Period-End Review Closing Process Accounting Procedure

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easily editable in ms wordPeriod-End Review Closing Procedure

The Period-End Review Closing Procedure provides a general overview of the process to be completed for reviewing the accounting records at year-end or any particular month-end prior to closing.

The practices mentioned in the Period-End Review Closing Procedure apply to all accounts. A subset of this period review procedure is also applicable to month-end reviews, although, typically, all financial accounts are reviewed and then closed out as of the company’s year-end. (8 pages, 2559 words)

Period-End Review Closing Definitions:

Review – the procedures involved in examining the financial statement balances at any given period to ascertain their accuracy.

Closing – the process of advancing from one month or period to the next or from one year to the next. In most computerized accounting systems the periods are closed by executing a menu command. Monthly closings usually involve nothing more than entering the next month and responding to the program’s suggestion to print various month-end reports. Even after moving to the next month, many accounting systems allow the user to return to previous months to enter or edit transactions.

Period-End Review Closing Responsibilities:

The CFO (Chief Financial Officer) is responsible for creating and reviewing all period-end activities to ensure the period-end financial statements accurately reflect the results of the company’s activities. The CFO should be familiar with the specific software procedures for keeping the prior year open until all final closing adjustments have been made and approved by the CFO.

The Accounting Manager is responsible for gathering all documentation required to complete the period-end closing and completing all ledger adjustments.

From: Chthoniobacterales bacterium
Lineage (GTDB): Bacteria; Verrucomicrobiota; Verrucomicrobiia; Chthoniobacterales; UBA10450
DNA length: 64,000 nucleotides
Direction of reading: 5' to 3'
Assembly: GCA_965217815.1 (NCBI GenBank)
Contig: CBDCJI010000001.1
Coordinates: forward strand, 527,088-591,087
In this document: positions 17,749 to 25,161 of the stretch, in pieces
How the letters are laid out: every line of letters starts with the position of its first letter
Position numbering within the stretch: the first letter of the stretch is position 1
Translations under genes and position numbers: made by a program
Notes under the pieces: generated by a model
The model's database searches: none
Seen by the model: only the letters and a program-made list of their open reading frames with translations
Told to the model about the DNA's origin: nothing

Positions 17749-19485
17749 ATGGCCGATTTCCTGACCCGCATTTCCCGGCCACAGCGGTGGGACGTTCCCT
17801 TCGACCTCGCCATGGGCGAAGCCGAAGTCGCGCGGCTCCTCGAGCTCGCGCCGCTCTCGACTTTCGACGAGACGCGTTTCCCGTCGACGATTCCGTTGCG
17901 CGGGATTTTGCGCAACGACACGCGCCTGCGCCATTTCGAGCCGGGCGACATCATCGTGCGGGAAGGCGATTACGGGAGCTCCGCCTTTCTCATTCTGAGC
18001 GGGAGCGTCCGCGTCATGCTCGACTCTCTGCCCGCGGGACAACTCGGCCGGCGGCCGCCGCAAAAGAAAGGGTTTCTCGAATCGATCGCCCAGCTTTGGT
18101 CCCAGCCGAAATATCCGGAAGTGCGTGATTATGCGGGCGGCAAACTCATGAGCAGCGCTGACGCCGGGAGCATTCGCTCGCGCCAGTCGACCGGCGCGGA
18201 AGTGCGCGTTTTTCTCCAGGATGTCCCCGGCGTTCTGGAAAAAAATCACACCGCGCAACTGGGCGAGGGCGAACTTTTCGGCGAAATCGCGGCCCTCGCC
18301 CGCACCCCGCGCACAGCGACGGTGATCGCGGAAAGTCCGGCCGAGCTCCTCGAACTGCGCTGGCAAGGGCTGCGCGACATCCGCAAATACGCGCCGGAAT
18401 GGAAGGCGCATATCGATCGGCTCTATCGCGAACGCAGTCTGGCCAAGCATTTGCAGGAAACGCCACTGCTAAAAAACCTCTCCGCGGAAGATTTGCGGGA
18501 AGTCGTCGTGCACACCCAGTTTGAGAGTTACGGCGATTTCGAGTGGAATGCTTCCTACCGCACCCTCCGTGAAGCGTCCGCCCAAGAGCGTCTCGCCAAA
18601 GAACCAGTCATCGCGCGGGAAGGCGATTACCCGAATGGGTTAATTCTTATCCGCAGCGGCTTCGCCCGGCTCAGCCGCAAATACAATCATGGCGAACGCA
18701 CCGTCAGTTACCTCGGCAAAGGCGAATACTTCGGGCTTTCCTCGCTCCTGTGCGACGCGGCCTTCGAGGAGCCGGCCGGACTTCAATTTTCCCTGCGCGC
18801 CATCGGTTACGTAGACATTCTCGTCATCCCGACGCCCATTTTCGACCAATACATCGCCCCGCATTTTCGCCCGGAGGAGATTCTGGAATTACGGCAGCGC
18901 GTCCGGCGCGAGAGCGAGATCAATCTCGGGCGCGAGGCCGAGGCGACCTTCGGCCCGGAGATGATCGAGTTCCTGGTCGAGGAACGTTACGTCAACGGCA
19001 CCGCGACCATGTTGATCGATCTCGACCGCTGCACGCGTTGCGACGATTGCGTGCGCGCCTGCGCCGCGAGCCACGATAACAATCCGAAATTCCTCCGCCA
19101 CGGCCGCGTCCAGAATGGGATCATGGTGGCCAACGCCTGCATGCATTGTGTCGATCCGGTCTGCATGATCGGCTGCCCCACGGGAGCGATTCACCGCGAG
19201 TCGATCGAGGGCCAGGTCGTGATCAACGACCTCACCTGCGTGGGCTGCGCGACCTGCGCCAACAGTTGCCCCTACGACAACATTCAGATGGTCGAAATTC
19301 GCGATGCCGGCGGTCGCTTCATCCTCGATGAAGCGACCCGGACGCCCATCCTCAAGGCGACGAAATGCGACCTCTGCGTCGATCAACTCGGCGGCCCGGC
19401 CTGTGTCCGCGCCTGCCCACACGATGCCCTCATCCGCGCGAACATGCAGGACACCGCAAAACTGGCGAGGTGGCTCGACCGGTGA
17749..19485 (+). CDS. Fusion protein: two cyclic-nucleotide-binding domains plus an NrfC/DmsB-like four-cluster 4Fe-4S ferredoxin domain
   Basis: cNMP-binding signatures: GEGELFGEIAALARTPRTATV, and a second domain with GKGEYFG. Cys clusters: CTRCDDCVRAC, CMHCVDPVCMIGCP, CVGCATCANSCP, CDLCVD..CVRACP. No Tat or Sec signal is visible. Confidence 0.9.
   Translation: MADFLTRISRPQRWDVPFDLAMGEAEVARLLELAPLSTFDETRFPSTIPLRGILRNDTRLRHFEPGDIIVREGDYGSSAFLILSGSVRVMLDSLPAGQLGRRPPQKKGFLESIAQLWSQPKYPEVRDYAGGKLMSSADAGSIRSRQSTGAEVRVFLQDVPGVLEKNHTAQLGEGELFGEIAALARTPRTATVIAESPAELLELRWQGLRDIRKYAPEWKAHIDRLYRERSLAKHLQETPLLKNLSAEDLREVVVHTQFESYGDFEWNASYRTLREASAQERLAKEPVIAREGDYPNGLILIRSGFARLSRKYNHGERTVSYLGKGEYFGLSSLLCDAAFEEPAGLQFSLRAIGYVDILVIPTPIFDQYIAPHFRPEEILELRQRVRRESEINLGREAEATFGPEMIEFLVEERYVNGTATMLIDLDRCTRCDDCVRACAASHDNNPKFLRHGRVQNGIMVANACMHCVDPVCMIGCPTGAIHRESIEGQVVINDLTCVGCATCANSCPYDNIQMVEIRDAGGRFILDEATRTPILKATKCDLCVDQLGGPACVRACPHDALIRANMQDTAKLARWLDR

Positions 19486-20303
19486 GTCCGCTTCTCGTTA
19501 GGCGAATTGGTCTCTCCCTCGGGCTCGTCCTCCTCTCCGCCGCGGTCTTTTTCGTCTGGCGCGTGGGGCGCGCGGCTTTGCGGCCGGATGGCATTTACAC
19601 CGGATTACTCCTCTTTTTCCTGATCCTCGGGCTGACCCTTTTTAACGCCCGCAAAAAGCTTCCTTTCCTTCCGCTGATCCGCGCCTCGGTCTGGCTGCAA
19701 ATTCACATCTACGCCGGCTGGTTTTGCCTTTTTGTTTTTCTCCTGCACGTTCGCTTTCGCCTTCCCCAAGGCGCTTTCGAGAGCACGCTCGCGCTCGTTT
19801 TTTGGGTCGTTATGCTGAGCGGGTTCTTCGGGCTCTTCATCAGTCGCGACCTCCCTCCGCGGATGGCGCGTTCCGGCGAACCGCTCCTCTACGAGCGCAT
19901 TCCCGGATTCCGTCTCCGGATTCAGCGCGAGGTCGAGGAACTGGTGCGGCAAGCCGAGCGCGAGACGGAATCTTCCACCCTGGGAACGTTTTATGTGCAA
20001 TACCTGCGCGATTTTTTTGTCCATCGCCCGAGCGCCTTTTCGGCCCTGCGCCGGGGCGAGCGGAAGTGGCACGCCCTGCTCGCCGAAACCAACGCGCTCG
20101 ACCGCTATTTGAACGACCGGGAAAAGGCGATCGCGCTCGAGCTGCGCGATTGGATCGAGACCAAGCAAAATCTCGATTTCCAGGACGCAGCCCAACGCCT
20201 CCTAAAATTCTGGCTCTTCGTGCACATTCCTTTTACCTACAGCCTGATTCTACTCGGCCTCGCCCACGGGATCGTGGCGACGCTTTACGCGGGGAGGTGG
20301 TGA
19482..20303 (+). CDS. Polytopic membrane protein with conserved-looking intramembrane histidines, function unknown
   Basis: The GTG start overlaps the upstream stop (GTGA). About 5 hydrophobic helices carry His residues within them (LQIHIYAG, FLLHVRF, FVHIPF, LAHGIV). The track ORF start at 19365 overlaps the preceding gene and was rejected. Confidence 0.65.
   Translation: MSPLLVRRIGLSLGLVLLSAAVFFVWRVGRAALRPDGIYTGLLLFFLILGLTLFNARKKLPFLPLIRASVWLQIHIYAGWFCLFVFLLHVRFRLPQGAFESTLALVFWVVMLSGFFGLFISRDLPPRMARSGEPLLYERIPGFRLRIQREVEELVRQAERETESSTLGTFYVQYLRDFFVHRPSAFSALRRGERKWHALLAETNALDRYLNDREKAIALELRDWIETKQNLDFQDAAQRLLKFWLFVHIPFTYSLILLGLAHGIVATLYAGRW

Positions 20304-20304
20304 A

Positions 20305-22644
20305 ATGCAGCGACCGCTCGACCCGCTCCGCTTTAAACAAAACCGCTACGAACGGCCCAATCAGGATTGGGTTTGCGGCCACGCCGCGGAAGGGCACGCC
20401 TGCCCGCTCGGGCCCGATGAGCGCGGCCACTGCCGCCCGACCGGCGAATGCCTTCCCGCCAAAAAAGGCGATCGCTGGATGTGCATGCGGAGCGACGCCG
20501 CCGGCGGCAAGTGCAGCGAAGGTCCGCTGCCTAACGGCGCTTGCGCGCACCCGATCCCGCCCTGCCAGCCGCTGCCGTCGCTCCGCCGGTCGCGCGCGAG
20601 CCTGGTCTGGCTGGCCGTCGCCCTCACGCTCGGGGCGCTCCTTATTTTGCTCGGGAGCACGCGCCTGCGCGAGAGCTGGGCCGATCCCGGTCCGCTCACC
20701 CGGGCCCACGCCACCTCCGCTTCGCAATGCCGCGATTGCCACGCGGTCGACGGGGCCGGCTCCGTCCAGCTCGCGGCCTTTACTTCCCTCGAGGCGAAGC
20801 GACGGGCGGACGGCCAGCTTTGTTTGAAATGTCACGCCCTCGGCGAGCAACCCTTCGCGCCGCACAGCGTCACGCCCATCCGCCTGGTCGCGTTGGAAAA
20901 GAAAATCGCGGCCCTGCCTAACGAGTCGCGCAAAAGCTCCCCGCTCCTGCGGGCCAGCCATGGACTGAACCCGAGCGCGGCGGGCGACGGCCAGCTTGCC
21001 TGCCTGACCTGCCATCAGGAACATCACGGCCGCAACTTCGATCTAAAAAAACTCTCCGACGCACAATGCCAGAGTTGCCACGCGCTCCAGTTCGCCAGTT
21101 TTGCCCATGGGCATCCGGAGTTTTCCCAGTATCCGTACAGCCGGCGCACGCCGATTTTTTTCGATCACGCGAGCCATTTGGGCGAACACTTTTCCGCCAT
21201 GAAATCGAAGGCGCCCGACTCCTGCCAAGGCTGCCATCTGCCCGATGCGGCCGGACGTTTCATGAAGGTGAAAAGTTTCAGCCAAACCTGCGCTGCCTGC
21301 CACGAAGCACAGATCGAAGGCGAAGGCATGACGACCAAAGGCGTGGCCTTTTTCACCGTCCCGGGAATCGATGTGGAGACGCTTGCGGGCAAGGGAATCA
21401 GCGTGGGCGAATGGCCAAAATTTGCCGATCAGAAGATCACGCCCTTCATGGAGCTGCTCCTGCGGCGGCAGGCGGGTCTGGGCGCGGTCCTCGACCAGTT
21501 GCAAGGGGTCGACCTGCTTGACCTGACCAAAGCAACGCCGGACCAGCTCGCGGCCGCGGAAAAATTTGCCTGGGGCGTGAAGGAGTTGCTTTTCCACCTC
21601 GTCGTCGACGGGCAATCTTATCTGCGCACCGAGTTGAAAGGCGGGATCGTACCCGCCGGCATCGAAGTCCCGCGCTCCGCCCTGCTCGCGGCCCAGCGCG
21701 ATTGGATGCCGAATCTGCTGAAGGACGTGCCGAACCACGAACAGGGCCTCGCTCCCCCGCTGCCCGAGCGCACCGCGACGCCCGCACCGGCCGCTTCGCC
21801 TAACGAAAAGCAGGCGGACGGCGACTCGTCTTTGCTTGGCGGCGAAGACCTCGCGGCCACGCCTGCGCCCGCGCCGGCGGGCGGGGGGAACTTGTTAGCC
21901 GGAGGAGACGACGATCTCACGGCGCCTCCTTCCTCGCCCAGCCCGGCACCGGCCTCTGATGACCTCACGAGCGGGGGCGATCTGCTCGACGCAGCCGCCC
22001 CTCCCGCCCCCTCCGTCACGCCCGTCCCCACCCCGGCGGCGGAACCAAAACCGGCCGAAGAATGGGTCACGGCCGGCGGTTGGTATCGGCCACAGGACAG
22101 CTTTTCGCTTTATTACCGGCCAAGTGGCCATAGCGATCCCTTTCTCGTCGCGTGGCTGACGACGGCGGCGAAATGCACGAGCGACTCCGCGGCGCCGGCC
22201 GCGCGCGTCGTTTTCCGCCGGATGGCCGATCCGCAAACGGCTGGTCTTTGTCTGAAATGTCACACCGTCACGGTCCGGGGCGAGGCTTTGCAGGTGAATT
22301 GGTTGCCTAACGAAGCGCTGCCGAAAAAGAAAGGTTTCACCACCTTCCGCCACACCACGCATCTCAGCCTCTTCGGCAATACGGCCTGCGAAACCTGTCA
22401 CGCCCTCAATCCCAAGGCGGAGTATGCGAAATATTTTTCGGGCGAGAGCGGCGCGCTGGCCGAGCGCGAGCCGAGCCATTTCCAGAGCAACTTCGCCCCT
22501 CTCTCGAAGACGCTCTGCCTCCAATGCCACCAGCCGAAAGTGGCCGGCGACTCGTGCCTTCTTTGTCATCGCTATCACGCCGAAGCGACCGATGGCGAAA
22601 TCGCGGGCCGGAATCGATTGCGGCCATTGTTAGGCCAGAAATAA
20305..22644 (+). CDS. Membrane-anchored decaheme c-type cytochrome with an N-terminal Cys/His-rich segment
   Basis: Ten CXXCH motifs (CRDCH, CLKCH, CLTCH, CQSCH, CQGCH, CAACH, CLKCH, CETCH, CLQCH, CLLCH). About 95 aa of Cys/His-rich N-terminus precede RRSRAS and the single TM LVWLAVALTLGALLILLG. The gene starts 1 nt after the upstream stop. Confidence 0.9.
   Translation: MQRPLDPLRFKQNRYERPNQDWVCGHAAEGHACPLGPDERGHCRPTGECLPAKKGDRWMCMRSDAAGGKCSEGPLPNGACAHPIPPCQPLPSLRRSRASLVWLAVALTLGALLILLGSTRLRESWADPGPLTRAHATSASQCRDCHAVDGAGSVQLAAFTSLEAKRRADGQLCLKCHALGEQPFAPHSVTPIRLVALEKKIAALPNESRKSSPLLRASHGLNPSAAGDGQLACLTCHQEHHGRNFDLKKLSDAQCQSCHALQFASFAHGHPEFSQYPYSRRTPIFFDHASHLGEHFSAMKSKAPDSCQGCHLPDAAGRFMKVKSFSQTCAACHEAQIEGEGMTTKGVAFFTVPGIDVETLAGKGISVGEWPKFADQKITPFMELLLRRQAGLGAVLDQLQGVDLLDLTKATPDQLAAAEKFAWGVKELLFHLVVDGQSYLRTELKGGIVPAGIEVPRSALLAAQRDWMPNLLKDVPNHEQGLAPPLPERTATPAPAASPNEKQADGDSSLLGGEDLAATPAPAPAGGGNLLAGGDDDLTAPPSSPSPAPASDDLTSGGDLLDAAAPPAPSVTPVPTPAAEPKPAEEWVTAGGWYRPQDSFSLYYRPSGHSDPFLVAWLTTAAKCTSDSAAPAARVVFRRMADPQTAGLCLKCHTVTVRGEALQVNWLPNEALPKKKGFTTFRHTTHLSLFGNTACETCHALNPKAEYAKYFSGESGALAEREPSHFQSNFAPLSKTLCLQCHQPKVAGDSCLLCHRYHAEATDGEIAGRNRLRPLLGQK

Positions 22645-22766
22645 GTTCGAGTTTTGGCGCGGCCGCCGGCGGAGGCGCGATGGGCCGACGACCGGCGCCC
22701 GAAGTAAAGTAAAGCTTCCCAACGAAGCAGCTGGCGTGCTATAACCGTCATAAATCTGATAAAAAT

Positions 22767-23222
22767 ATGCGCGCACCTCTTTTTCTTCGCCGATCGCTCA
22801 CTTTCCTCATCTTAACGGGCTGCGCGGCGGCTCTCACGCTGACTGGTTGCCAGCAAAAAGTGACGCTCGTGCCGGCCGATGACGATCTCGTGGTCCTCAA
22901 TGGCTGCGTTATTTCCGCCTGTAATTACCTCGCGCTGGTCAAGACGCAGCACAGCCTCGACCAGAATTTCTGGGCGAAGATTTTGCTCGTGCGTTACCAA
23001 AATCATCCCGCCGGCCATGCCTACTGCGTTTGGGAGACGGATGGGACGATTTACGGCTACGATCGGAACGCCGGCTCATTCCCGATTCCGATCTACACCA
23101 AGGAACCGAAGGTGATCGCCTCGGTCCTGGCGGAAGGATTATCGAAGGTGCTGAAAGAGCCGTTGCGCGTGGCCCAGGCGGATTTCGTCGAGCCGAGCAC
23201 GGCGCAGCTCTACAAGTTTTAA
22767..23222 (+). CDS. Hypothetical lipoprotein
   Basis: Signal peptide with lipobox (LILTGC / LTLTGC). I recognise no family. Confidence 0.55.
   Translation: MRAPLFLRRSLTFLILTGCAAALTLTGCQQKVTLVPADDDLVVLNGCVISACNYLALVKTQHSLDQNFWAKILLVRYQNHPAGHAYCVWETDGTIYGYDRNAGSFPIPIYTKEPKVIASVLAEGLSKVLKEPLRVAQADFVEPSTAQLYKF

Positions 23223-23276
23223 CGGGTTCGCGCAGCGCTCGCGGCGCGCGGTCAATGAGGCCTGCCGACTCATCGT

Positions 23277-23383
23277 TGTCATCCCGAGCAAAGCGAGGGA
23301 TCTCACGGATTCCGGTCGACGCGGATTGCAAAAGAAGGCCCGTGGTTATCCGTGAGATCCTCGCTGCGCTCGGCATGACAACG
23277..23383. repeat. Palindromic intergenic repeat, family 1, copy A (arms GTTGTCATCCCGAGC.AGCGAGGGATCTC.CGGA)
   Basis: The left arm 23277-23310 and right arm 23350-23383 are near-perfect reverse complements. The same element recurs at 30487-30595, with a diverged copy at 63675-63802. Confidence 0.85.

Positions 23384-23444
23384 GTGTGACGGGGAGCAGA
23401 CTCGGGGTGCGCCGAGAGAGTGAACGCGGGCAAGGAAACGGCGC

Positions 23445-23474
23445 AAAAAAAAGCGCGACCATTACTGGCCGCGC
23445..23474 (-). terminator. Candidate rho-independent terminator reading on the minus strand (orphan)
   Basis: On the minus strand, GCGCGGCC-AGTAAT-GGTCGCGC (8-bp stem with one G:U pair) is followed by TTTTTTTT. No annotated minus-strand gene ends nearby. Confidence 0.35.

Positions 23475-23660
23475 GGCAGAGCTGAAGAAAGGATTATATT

Period-End Review Closing ProcedureAccounting Month End Close Checklist Activities

  • Period Closing Preparations
  • Balance Sheet: Assets Review
  • Balance Sheet: Liabilities and Stockholders’ Equity Review
  • Income Statement: Revenue Review
  • Income Statement Expense Review
  • Financial Ratio Analysis

 

Accounting Period-End Review & Month End Closing

An orderly, timely and comprehensive review of all general ledger accounts should be performed or directed by the CFO on a regular basis to ensure an accurate representation of the company’s financial statements.

Typically, all financial accounts are reviewed and then closed out as of the company’s year-end. These practices are aimed at ensuring that the financial accounts are accurate, and if not, are properly adjusted to make them accurate, prior to closing.

What is an Accounting Review?

An Accounting “Review” refers to the procedures involved in examining the financial statement balances at any given period to ascertain their accuracy. Accounting is a double-entry system. Thus, each business transaction has two equal sides. Your accounting review ensures everything is in balance. Because of this interdependence, the accuracy of the income statement is dependent upon the accuracy of the balance sheet. Although, the impact of the actual transaction differs if your are using cash accounting or accrual accounting.

CASH ACCOUNTING REVIEW

Cash accounting is based on your cash transactions. Items are entered (dated) onto your financial statements when the cash transaction occurs.

For example, If you receive a bill for an expense, the entry is dated when the bill is paid. Paying an expense decreases cash on the balance sheet and increases an expense on the income statement. Getting paid for a service or sale increases cash on the balance sheet and increases revenue on the income statement.

ACCRUAL ACCOUNTING REVIEW

Accrual accounting is based on expectations of a future event. Sales are entered as they occur and a second entry is made in receivables, if we are waiting for the cash, or in a cash account if the sale was accompanied with a payment.

For example, (using accrual accounting) when a bill is received, an expense entry is made in the income statement and a corresponding entry is made increasing accounts payable on the balance sheet. Paying the expense decreases cash and accounts payable (a liability is the opposite of an asset) on the balance sheet.